Four Examples of False Forgiveness

silhouetted figure alone

Sometimes forgiveness . . . isn’t. Here’s what I mean.

1. I’m very sweet to you, but it’s all about my control.
I keep saying, “Oh, it’s all right,” or “Let’s just forget about it,” but I never actually say, “I forgive you,” even though you ask my forgiveness. This is my way of holding over you whatever you’ve done. I’m saying everything is fine, but you are left wondering when the other shoe will drop. We both know that if another problem develops between us, I’m going to bring up this other thing you did—even though at the time I said, “Oh, it’s all right.”

2. Rather than forgive the wrong, I minimize the wrong and don’t deal with it.
I say, “Oh, don’t worry about it. Of course I forgive you.” But I end the discussion before the two of us are able to acknowledge the harm that was done. I gloss over the event/offense as if it’s not really that bad, even though both of us know that it caused much hurt. I do this because digging into the wound would be painful for me and for you, and I just want to avoid the pain. Unfortunately, by avoiding this pain, I allow the initial wound to remain unhealed.

3. I call it forgiveness, but actually it is a form of enabling.
My husband keeps abusing me, or my grown child keeps taking advantage of me. So I keep forgiving the offense because—isn’t that what Christians are supposed to do? No. The Christian life is about ongoing conversion, about healing, about helping ourselves and others grow into Christlikeness. When I forgive abuse while remaining in the situation and participating in the dysfunction, I have become an enabler.* The husband becomes even more violent, more often. The grown son or daughter refuses to grow up and learn to manage life better. This sort of “forgiveness” doesn’t help anyone. When Jesus saved a wrongdoer from the death sentence, he said, “Go, and sin no more”; he forgave the sin but required real change in the sinner. So forgive the man who beats you, but get away from him—involve police and attorneys if necessary. Forgive the child, but stop paying her bills and babysitting for free and at her convenience; she may finally own her problems and learn to solve them for herself. Be free of bitterness over the wrongdoing, but protect yourself—and the wrongdoer—from more of the same. And do not allow others, no matter how well-meaning, to get in the way of your personal survival and progress by selectively quoting a few Bible verses on forgiveness minus any context or spiritual depth.

4. I say, “I forgive you,” but what I really want is to force a change.
If I forgive you, then maybe you’ll relent and do things my way. If I forgive you, maybe we can go back to the way things used to be. If I forgive you, maybe you’ll see me in a whole new way and everything can be better. If I have a tendency to manipulate or try to manipulate people and situations, I will be tempted to use forgiveness—or the appearance of forgiveness—to obtain a certain outcome. Forgiveness is not about getting other people to be different or to behave differently. Forgiveness simply frees me and the other person from past wrong or hurt. It’s nice when forgiveness becomes the impetus for good change, but we don’t forgive in order to force change. Forced change does not endure anyway.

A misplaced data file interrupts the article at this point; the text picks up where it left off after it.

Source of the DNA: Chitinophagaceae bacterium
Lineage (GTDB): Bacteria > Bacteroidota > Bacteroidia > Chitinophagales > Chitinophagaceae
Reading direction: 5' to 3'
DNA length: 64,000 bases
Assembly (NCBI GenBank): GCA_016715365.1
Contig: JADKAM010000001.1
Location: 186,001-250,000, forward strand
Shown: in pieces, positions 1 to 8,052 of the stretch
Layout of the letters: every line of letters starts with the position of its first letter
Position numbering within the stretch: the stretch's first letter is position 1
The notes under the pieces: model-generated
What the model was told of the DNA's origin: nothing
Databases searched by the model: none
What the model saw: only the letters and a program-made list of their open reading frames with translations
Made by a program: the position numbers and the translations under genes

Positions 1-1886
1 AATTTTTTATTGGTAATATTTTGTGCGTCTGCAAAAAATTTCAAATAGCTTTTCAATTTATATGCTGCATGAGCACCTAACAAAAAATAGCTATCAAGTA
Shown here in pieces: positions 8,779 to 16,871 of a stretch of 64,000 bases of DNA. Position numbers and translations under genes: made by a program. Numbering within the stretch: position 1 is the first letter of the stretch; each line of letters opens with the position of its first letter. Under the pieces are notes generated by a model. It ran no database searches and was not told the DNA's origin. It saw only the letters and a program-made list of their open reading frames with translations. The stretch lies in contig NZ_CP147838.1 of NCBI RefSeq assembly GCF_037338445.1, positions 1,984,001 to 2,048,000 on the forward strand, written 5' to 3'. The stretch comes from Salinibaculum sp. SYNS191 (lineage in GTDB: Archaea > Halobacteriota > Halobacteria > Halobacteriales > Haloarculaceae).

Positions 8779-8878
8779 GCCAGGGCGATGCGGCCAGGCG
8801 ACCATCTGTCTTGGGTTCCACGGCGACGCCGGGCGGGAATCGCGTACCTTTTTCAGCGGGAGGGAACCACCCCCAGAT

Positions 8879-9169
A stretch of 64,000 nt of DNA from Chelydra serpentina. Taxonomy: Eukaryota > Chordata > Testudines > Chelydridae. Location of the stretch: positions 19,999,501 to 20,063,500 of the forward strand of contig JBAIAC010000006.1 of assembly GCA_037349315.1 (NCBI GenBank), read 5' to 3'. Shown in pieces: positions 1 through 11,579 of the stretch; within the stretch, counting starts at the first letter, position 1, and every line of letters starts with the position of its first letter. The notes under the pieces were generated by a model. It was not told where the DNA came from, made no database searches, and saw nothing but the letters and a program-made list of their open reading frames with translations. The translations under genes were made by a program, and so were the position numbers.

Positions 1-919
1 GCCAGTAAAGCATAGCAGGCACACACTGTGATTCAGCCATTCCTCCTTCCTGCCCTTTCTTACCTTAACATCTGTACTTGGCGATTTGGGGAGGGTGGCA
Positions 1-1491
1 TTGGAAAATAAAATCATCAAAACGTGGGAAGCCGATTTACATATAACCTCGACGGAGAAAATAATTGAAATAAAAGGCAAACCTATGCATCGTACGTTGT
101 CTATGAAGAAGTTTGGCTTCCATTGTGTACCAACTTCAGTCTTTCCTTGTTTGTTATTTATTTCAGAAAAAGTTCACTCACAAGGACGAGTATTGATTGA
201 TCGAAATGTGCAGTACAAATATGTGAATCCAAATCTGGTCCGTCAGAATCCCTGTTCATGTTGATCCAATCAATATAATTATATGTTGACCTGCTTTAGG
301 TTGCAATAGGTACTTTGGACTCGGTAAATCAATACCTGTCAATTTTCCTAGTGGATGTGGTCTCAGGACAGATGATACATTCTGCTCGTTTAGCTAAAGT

• When do you know that your forgiveness is not really forgiveness?
  • When do you know that another person’s show of forgiveness is not the real thing—or is it even possible to determine false/true about someone else’s forgiveness?

*Domestic violence is pervasive and no respecter of persons. The violence is never the fault of the person being abused. In this post I am speaking in quite general terms about how misconceptions about forgiveness can lead us to remain in bad situations. Victims of domestic violence do end up “participating” in unhealthy family systems; this in no way implies that they have caused the problem but that they are caught up in a web of relational behaviors that self-propagate and harm everyone involved.

Writing for the Soul: Online Writing Retreat

Online Writing Retreat 2014

Last year we offered an online writing retreat for the first time. Many of you joined us for this weeklong event, and we’re happy to announce this year’s retreat. The theme is: Writing for the Soul.

Join us September 29–October 3, 2014, for this free writing retreat. All of the materials will be available here on the blog, and there is no need to sign up in advance. If you want to receive the posts by e-mail each day, please subscribe to DDF.

Emotional Triggers We Miss at Our Peril

young woman with attitude sitting and staring

In Monday’s post, I stated that it’s possible to be overly sensitive, that sometimes when I am offended, the problem is more with me than with the other person. This brings us to the topic of emotional triggers. When am I most likely to take offense unnecessarily? A trained psychologist or therapist could give us a lot of information on this topic, but for now, let’s work with a few simple ideas.

Generally, I will be more sensitive to traits that I despise about myself. This is the classic law of projection. The typical example is the person who is so worried about everyone else’s sex life because she has her own secret obsessions. So if I like to feel in control of everything, even meetings with colleagues, I will become offended quickly when another person exerts any kind of controlling influence. I may call it something else: “Well, she hijacked that discussion, didn’t she?” But really, I’m angry because I feel that control was taken from me. A person too concerned about her physical appearance will become hyper-attuned to other fashion-conscious people not responding appropriately to her choice of shoes or hair style.